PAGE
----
Report Documents Discrimination at Ivy League Universities
"The (Un)Changing Face of the Ivy League," a report conducted by a graduate student group at Yale University, found that women and minorities at Ivy League schools have made little progress breaking into the tenure track faculty ranks, and are instead becoming a larger part of the growing group of highly qualified but non tenure track faculty and staff. The report uncovered a two-tier system in the universities in which women and minorities are concentrated in unstable, poorly compensated teaching and research positions while the secure, higher status, better paid, tenured and tenure-rack positions are held mainly by white males. Ivy League universities hired 433 professors into tenure-track jobs in 2003, but women received only 150 (34 percent) of these positions. In addition, women gained only 25 percent of the 117 tenured full professorates granted that year.
“It is likely that the sex and race discrimination will continue as long as the hiring and tenure processes remain opaque, secretive and idiosyncratic among and even within universities,” said Sue Klein, Ed.D, education equity director of the Feminist Majority Foundation. “This makes it extremely difficult to prove sex or race discrimination under civil rights laws such as Title IX of the 1972 Education Amendments or Titles VI and VII of the 1964 Civil Rights Act.” The report was endorsed by women’s rights, civil rights, and labor organizations, including the Feminist Majority Foundation.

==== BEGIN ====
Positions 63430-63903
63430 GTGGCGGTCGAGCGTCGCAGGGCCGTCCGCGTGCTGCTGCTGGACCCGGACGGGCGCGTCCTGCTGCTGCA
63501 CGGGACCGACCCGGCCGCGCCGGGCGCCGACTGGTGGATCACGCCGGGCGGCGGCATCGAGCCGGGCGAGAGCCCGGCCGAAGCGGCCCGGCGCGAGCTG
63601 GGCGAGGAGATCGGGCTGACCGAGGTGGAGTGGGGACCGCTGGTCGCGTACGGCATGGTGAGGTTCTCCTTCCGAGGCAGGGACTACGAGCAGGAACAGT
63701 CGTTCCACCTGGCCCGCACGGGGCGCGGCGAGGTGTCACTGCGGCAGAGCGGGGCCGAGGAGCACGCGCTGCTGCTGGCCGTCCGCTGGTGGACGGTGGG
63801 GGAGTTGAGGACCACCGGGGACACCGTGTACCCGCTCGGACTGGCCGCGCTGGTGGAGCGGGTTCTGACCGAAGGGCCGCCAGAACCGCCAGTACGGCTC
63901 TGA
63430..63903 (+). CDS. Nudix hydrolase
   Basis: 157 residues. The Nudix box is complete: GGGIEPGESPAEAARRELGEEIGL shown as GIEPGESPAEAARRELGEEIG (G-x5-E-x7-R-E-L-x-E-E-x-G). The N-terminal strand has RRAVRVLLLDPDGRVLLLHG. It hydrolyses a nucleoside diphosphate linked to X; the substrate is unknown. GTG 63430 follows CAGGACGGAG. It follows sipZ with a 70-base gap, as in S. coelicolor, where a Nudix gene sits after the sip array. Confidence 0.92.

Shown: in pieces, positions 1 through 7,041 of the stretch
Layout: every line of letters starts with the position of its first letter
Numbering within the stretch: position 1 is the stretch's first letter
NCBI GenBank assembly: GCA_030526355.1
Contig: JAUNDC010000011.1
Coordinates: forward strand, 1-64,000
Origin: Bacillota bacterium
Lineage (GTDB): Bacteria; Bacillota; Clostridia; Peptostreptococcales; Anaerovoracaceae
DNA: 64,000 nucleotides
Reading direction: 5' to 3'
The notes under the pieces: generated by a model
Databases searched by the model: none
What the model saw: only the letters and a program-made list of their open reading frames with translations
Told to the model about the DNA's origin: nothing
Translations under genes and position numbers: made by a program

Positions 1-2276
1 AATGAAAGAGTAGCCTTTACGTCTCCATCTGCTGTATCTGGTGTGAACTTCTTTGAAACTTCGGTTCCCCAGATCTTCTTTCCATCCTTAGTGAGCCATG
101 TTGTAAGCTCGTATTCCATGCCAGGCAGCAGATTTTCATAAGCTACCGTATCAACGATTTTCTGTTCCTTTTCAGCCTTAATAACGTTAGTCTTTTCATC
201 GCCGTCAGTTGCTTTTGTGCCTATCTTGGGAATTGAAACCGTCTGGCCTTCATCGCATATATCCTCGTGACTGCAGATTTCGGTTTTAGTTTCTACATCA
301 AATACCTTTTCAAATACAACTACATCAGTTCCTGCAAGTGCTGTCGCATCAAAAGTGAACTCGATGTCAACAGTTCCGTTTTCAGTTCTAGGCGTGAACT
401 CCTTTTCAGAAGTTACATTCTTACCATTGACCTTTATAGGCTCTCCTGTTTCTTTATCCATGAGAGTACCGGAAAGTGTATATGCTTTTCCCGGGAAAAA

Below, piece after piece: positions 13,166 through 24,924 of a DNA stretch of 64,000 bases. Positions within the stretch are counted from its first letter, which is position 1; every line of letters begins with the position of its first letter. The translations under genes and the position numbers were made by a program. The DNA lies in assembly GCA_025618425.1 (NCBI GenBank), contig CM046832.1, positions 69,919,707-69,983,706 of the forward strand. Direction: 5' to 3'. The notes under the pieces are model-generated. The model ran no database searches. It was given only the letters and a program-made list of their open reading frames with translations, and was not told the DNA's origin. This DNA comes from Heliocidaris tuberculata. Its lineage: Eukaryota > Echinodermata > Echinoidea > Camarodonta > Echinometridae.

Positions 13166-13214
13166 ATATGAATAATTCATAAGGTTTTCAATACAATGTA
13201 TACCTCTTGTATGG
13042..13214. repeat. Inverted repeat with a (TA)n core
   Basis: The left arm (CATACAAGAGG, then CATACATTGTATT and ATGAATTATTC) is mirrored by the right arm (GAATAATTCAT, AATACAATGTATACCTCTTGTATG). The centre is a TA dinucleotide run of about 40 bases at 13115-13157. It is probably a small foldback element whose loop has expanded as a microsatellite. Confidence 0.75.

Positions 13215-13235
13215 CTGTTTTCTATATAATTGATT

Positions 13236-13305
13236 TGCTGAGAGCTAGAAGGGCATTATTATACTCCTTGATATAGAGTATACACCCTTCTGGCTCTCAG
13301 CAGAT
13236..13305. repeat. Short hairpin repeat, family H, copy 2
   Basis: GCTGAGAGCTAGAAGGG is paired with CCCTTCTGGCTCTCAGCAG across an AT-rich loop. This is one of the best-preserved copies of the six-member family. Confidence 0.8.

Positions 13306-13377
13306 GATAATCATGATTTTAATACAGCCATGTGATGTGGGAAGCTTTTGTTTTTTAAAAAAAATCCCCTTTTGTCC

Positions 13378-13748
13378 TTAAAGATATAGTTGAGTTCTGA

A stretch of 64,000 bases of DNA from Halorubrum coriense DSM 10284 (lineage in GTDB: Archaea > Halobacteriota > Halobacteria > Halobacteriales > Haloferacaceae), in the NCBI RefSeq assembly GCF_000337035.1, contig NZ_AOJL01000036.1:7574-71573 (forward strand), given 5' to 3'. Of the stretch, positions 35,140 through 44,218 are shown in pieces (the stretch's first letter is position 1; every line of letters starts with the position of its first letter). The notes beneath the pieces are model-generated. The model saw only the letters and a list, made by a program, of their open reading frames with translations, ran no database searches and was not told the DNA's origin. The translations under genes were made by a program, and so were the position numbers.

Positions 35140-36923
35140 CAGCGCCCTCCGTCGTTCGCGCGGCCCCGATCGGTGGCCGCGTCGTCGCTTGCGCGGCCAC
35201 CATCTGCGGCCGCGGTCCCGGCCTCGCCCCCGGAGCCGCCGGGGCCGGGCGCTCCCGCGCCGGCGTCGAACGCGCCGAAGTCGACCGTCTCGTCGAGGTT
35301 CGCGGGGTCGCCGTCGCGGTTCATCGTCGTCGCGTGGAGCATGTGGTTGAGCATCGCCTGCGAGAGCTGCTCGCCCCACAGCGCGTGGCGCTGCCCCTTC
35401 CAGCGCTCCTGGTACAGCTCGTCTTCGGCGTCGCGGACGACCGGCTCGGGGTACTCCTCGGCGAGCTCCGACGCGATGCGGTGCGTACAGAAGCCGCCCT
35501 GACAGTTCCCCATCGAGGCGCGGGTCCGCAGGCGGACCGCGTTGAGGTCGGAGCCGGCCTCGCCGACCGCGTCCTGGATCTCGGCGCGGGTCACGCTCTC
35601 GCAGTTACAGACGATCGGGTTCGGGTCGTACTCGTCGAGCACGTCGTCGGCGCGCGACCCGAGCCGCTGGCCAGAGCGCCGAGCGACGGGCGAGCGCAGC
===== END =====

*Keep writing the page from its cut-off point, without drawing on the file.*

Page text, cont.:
12/9/2013 Mixed Results for Afghanistan's Anti-Violence Against Women Law - The United Nations Assistance Mission in Afghanistan (UNAMA) and the Office of the UN High Commissioner for Human Rights (OHCHR) released their annual report on violence against women in Afghanistan yesterday, revealing mixed results of the country's Elimination of Violence against Women Law.
"A Way to Go: An Update on Implementation of the Law on the Elimination of Violence against Women in Afghanistan [PDF]," found that there was a 28 percent increase in reports of violence against women from 2012 to 2013 , but only 17 percent of those were prosecuted under EVAW - a small 2 percent increase from last year.
The law, which was issued by the executive decree of President Hamid Karzai in 2009, criminalizes 22 acts of violence against women and specifies punishment for perpetrators. . . .